Vagabond Dreams

What to order off Alex Chang's whimsical and bold menu at The Vagabond

Miami's history is as fast paced and glitzy as the luxury railroad that used to transport the snowbirds escaping the cold northern winters to the city's tropical paradise. It is built on the dreams of nomads looking for a chance to live the life of movie stars.

That's what makes the name and recent renovation of the kitschy '50s Vagabond Hotel so fitting: The iconic landmark highlights an era that is as important to the city as the historic district it was built in.

It's also becoming that the team behind the classic are wanderers themselves. Restaurateur Perez Miranda has run dining establishments located across the globe, including Venezuela, Italy, Tokyo, L.A. and New York. And when it came time to select a cook to helm the kitchen at The Vagabond Restaurant & Bar, Miranda knew up-and-coming chef Alex Chang—who's worked in the kitchens of renowned Animal in Los Angeles, Michelin-starred Pujol in Mexico City, Les Créations de Narisawa in Tokyo and In De Wulf in Belgium—would be a perfect fit for his vision.

Chang's eclectic contemporary vision comes across in a menu that is as whimsical and colorful as the hotel's modernist decor. Think of it as Mad Men meets Magic City. Imagine Don Draper and Ike Evans discussing business over a couple of bourbon milk punches ($12) at the disc-shaped island bar. The drink is made with Rittenhouse Rye spiced with vanilla and cinnamon, then acidified with citrus to curdle an egg white, resulting in a clarified whey. Crisp but complex, the cocktail is very easy to sip. But onto the dining room. As you sink into one of the bright teal couches, admire the Sputnik-style retro lamps that cast a soft glow while you peruse the menu.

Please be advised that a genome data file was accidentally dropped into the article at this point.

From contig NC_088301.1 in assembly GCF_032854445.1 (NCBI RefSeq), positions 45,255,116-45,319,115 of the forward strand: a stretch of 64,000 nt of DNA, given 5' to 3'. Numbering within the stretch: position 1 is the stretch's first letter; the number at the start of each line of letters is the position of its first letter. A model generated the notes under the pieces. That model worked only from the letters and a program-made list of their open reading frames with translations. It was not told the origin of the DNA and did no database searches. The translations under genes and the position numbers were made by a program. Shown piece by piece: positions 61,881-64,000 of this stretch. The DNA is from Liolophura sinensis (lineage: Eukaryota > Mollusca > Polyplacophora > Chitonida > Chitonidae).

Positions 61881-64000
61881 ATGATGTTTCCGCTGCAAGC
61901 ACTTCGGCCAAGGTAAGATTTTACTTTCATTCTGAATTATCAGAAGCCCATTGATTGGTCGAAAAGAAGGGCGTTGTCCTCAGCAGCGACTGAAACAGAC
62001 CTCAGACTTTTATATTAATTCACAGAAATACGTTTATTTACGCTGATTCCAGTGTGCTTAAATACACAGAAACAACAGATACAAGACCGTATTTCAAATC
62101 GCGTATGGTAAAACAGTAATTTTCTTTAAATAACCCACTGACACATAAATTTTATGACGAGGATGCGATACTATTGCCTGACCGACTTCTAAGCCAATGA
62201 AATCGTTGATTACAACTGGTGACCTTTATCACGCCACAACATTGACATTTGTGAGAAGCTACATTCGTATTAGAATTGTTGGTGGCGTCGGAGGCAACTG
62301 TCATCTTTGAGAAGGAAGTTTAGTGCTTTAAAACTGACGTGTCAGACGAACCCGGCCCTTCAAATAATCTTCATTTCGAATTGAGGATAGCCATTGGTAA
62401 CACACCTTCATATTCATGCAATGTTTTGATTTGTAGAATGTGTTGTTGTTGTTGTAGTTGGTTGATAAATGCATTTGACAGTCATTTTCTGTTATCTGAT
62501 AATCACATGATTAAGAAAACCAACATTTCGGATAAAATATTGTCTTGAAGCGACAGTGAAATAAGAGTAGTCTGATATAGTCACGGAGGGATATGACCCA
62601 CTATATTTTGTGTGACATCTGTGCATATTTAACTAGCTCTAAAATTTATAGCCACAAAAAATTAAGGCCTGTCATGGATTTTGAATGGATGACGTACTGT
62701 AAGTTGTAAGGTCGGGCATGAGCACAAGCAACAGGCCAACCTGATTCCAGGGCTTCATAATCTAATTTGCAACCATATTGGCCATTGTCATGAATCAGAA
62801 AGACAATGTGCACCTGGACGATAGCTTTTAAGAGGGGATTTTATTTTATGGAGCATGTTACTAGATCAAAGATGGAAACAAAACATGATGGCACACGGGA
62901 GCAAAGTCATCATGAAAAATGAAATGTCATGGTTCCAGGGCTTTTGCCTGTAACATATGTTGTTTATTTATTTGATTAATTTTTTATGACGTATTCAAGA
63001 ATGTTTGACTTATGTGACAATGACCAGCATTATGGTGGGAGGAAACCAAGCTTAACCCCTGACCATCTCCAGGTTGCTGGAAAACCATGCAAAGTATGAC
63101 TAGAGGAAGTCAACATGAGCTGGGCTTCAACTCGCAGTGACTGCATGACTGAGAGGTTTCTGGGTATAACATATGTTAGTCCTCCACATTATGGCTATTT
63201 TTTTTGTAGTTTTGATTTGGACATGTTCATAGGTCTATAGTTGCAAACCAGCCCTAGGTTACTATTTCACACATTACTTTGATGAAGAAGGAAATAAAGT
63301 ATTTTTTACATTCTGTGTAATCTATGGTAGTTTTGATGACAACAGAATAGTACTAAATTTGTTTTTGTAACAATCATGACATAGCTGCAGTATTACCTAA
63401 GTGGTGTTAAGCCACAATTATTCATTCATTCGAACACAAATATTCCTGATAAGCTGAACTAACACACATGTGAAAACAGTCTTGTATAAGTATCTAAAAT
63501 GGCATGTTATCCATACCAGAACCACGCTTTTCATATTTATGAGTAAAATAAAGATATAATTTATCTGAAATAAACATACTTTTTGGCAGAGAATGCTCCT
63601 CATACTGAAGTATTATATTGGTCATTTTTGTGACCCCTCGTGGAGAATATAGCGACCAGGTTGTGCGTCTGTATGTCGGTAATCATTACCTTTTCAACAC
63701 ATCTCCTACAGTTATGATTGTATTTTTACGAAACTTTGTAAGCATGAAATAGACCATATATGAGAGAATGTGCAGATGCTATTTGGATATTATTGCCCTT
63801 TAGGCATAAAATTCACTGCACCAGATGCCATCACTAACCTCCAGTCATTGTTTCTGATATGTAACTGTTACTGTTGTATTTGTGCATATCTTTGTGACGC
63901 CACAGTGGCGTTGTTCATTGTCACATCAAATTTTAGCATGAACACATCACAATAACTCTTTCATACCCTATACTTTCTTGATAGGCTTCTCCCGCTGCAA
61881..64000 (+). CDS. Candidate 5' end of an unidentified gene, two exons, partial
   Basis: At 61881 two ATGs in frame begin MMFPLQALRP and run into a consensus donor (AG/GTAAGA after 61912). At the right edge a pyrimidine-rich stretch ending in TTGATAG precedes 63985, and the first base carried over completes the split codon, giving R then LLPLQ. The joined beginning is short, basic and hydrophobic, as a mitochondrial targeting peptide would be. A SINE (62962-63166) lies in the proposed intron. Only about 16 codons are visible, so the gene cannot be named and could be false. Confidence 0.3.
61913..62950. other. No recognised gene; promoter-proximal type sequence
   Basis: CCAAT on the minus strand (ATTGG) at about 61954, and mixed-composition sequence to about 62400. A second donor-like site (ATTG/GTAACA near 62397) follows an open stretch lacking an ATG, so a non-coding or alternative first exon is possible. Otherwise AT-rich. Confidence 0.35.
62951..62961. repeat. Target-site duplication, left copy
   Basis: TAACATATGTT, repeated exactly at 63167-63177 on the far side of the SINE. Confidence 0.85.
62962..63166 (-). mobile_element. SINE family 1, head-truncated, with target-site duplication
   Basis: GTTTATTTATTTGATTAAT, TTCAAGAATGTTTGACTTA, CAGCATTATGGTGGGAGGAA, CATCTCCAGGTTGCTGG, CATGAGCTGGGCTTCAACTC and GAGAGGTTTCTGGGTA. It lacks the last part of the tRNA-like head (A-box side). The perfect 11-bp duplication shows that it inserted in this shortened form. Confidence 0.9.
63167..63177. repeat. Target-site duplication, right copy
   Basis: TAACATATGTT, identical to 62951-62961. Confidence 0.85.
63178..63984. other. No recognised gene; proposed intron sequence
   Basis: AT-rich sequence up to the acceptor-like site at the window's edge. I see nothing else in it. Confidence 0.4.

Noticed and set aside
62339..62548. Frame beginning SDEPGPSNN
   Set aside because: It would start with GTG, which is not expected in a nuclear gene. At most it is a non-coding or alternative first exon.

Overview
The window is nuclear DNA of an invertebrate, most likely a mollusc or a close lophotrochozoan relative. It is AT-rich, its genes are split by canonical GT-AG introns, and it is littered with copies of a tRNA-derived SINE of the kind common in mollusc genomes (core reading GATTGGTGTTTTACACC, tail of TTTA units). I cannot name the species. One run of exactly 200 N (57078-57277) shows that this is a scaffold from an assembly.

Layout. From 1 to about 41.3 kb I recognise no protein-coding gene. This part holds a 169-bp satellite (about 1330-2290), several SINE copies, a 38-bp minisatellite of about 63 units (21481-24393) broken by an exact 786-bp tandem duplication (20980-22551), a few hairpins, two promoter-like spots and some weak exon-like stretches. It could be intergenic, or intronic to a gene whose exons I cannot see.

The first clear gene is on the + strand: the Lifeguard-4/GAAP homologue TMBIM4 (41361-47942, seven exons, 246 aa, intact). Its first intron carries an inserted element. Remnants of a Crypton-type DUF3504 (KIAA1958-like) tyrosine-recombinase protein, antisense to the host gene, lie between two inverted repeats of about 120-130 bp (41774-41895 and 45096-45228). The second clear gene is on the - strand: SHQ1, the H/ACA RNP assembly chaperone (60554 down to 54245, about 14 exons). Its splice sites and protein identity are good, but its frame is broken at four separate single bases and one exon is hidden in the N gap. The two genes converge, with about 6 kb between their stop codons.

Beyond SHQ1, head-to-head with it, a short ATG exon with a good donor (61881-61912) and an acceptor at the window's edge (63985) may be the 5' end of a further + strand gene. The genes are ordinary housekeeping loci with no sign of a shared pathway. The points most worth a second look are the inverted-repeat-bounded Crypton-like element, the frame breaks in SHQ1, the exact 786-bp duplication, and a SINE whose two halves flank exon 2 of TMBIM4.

Executive Chef Alex Chang, sweetbreads à la milanesa

The menu moves onward and upward in price and complexity, so start your dinner with an order of peanuts and chapulines ($6). Yes, those would be the crispy and savory bugs popular in Mexican cuisine. The crunchy starter gets a kick from Szechuan peppercorns and is just one indication of the imaginative flavors to follow.

The zucchini ribbon salad ($12) is more complex than it sounds, tossed in a green pipián sauce and topped with crunchy crumbled pistachios and aromatic fresh tarragon leaves. The buzzed-about beef heart ($13) is reminiscent of the modern art pieces hanging on the walls: A row of perfectly pan-seared meat—sliced carpaccio thin—cups a warm egg yolk like a crescent moon; it's all sprinkled with smoky shiitake mushrooms and chopped shungiku.

For traditionalists, the jerk chicken wings ($13), smoked over fresh allspice leaves and served with pickles, might be a go-to option, but poultry-wise, we strongly prefer the crackling buttermilk fried quail ($24), served on a bed of Carolina Gold rice doused with a silky bacon gravy. And even though the city is in a tizzy about the Ibérico marbled skirt steak with xato sauce ($22), opt for the sweetbread à la milanesa ($23), perfectly breaded and served with a pickled ham vinaigrette. We could have asked for another, but we're glad we went with dessert instead: The pistachio cake ($10) is a spongy spoonful of wonder, enhanced only by the dollops of fennel panna, roasted white chocolate sprinklings and shower of flower petals. It's the kind of dish that brings tears of joy to your eyes.

We were so consumed by the magic taking place before our eyes we didn't notice that in adjacent tables, patrons like the Chat Chow TV fam, local expert Leticia de Mello Bueno and the man himself, Lee Schrager, were also enjoying the scene. Did we mention it was only Wednesday?